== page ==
Rear: Town operations director Dewey Loselle, 1st Selectman Jim Marpe. Front: Administrative assistant Janet Suchsland, office manager Eileen Francis.

No word on whether they went for pizza, seafood, Spanish omelets, tapas, quiche, hot dogs or burritos — all available every week, from 10 a.m. to 2 p.m.

Westporters need not worry about the lunchtime excursion, Marpe says. “We’ve got people covering the phones.”

Christy Colasurdo Celebrates Connecticut’s Farm Tables

Christy Colasurdo  says her son Charlie was “somehow born to be a farmer and environmentalist.” To ensure that other kids would have a place to learn where their food comes from, how to care for animals, what it means to recycle and compost, and just spend time in nature — Christy got involved with Wakeman Town Farm.

While Charlie apprenticed at local farms, Christy — a former New York magazine editor — began writing about the farm-to-table movement. That led to her launch of Graze (now called The Simple Scallion), a service that delivers milk, eggs and the like from small farms to people’s front doors.

Christy Colasurdo

Christy Colasurdo

Christy admires and respects the endless hours of hard work farmers put in: working the land; handling weather, pests and disease; marketing their products; packing and unpacking wares at farmers’ markets, and (these are not farmers of yore) navigating social media to educate people about good seasonal food.

While getting Graze off the ground, Christy met Tracey Medeiros. She’d just published a book about Vermont’s farm-to-table scene.

Christy described Fairfield County, where fantastic chefs are partnering with local farmers, fishermen, oystermen and honey connoisseurs.

A new book was born. Christy identified restaurants, chefs and farmers, then wrote the profiles. Tracey and a tester tried hundreds of the chefs’ best recipes.

A year and a half later, The Connecticut Farm Table Cookbook is a beautiful homage/culinary travelogue. From Greenwich to Groton, Norwalk to Litchfield, Christy and Tracey tell great stories, using intriguing stories and stunning photos.

And, of course, mouth-watering recipes.

Preparing a recipe at the Westport Farmers' Market. (Photo/Oliver Parini)

Preparing a recipe at the Westport Farmers’ Market. (Photo/Oliver Parini)

Among the local places and recipes:

  • The Whelk and Le Farm (deviled eggs with cornmeal, fried oysters and pickled red onion)
  • Blue Lemon (fresh peach tart)
  • Gilbertie’s Herb Gardens (Brussels sprouts and petite edibles)
  • Saugatuck Craft Butchery (slow-roasted porchetta with cilantro and smoked paprika; dry-aged steak tartare crostini with pickled garden turnips)
  • SoNo Baking Company and Cafe (strawberry frangipane tartlets; caramel-apple tart)
  • Tarry Lodge (rosa bianca eggplant caponata)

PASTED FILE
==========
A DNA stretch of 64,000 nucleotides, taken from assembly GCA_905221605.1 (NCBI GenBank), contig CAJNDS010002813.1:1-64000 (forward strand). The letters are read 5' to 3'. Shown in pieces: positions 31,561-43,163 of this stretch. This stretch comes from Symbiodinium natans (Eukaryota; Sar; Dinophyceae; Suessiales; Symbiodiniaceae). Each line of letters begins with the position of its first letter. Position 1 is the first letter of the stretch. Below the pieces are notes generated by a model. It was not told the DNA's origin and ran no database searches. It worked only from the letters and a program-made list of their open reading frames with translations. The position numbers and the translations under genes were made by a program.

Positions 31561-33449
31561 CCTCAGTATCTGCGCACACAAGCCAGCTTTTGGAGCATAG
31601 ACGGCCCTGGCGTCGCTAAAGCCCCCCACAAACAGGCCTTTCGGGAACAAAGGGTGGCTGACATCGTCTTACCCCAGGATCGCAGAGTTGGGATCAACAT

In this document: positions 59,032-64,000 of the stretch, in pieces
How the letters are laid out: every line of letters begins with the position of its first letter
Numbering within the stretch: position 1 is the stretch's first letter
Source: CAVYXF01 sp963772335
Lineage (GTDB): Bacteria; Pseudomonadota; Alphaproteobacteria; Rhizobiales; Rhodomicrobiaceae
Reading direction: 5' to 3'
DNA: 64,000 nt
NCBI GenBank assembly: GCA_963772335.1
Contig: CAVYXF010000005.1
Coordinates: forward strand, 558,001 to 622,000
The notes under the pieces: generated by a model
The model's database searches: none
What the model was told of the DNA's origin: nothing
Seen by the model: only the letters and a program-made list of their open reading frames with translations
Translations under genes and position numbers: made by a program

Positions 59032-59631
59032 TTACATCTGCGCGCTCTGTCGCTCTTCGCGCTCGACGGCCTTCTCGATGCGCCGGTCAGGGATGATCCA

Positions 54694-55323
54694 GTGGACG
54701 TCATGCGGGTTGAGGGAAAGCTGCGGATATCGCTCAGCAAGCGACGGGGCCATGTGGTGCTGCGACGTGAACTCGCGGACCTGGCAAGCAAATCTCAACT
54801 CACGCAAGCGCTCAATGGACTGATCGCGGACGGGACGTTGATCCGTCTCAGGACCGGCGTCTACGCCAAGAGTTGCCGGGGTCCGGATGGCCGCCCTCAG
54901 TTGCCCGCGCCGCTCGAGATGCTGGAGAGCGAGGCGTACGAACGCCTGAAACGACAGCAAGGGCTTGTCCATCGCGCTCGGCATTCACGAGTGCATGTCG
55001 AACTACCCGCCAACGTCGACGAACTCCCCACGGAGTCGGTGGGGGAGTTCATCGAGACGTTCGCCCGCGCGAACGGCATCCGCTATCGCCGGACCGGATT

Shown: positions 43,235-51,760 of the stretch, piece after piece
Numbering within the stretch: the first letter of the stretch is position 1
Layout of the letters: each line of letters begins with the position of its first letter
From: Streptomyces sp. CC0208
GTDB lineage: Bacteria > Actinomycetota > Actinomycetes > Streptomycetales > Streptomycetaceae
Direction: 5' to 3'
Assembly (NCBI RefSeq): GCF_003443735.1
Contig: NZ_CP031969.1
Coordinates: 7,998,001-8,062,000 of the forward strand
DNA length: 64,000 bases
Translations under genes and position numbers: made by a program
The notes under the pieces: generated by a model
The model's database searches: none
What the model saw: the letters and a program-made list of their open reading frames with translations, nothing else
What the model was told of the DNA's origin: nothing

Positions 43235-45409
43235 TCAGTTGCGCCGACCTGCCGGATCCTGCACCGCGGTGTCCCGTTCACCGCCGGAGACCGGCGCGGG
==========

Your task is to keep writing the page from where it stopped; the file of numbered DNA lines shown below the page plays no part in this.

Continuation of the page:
• Terrain (salt-roasted beets with blood oranges, pistachios and goat cheese salad)
  • Westport Farmers’ Market (various vendors)
  • Wakeman Town Farm (chipotle veggie chili)

Christy Colasurdo book“The chef/farmer relationship often goes unheralded,” Christy says. “Yet it’s exponentially more difficult for a chef to source from small local and organic farms and fishermen than from a large commercial supplier.

“It’s a lot easier to let the Sysco truck pull to the back door,” she adds. “Instead, they get out to the farmers’ market. They take ‘field trips’ to local organic farms. They forge old-fashioned relationships with their suppliers that often include bailing out a farmer with too much zucchini or kale, or asking the farmer to plant special crops like Peruvian purple potatoes or Asian specialty greens, just for their restaurants.”

The Connecticut Farm Table Cookbook is available at Terrain and Barnes & Noble. This Thursday, July 9 (10 a.m.) there’s a talk at the Westport Library. At 10:45, Christy and Tracey will stroll over to the Farmers’ Market. Local farmers and vendors featured in the book will be introduced, and Tracey will give a recipe demo using fresh market produce.

Get set for a delightful, delicious day.

Market Thursday

In its 10th year, the Westport Farmers Market is stronger than ever.

Thursdays from 10 a.m. to 2 p.m., the Imperial Avenue commuter parking lot is filled with smart (and hungry) shoppers.

Pushing strollers or wielding walkers, shoppers make their way from booth to booth. Butchers, bakers, pizza makers — and everyone in between — offers fresh food. (The definition of “farmers” is loose, but the qualifications are strict.)

The Staples boys soccer team was there today too. They volunteered to help carry bags to cars. Any tips went to the Farmers’ Market Gillespie Center project — which is run with Staples’ culinary classes, through Chef Cecily Gans.

It all comes around. And it all tastes very, very good.

Fresh produce is one of the Westport Farmer's Market's most popular attractions.

Fresh produce is one of the Westport Farmer’s Market’s most popular attractions.

Staples soccer players (from left) Sebastian Wick, Kenji Goto, Noah Schwaeber, Graham Gudis and Timmy Liles get ready to volunteer at the Westport Farmers' Market. Matteo Broccolo and Daniel Brill were also there, working elsewhere.

Staples soccer players (from left) Sebastian Wick, Kenji Goto, Noah Schwaeber, Graham Gudis and Timmy Liles volunteer at the Westport Farmers’ Market. Matteo Broccolo and Daniel Brill were also there.

Simply Delicious offers turkey meatballs, blueberry beet gazpacho, kale and corn empanadas, and much more.

Simply Delicious offers turkey meatballs, blueberry beet gazpacho, kale and corn empanadas, and much more.

The Nutty Bunny sign says it all.

The Nutty Bunny sign says it all.

Thirsty? Choose between champagne tea...

Thirsty? Choose between champagne tea…

...and "coffee for humanity."

…and “coffee for humanity.”

It doesn't get more natural than honey -- direct from the bees, with no middleman.

It doesn’t get more natural than honey — direct from the bees, with no middleman.

 

Noorism

Noor Zakka’s grandparents have been in Westport for 40 years. This town has long been a weekend getaway for her.